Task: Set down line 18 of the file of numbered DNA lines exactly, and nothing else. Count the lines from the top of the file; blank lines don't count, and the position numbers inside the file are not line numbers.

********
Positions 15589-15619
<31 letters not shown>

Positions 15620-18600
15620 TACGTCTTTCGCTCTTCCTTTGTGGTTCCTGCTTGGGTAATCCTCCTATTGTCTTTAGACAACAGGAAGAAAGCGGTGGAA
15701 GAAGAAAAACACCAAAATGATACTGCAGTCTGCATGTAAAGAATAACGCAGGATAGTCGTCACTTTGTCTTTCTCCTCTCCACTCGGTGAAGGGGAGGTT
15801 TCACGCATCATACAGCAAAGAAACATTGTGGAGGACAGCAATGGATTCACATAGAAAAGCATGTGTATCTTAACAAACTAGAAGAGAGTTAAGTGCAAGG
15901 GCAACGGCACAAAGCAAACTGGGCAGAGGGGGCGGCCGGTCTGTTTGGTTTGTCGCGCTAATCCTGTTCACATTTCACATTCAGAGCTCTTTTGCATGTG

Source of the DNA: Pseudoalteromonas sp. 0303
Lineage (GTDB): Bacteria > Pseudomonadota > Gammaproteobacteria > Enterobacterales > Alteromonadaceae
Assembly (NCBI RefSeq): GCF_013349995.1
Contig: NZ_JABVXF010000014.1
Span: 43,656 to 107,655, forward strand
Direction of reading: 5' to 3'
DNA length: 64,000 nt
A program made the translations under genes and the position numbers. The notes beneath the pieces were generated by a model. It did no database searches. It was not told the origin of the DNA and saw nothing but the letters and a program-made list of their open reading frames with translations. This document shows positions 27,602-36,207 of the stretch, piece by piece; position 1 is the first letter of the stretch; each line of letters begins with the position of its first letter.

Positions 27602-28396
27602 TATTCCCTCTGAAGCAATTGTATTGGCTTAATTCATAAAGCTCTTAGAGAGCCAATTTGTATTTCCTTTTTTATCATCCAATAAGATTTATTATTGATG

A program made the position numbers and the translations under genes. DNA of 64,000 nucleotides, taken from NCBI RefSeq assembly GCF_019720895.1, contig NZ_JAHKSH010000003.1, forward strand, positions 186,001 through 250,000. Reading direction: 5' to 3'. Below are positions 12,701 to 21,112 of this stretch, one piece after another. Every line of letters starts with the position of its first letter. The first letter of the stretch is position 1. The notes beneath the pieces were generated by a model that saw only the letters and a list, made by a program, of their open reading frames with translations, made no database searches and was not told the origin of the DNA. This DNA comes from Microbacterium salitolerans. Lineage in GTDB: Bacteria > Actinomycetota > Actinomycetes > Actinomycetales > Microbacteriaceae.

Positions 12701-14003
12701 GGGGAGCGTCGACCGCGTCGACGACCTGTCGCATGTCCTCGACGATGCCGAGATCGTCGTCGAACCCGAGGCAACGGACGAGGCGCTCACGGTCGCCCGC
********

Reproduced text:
A program made the position numbers and the translations under genes. DNA of 64,000 nucleotides, taken from NCBI RefSeq assembly GCF_019720895.1, contig NZ_JAHKSH010000003.1, forward strand, positions 186,001 through 250,000. Reading direction: 5' to 3'. Below are positions 12,701 to 21,112 of this stretch, one piece after another. Every line of letters starts with the position of its first letter. The first letter of the stretch is position 1. The notes beneath the pieces were generated by a model that saw only the letters and a list, made by a program, of their open reading frames with translations, made no database searches and was not told the origin of the DNA. This DNA comes from Microbacterium salitolerans. Lineage in GTDB: Bacteria > Actinomycetota > Actinomycetes > Actinomycetales > Microbacteriaceae.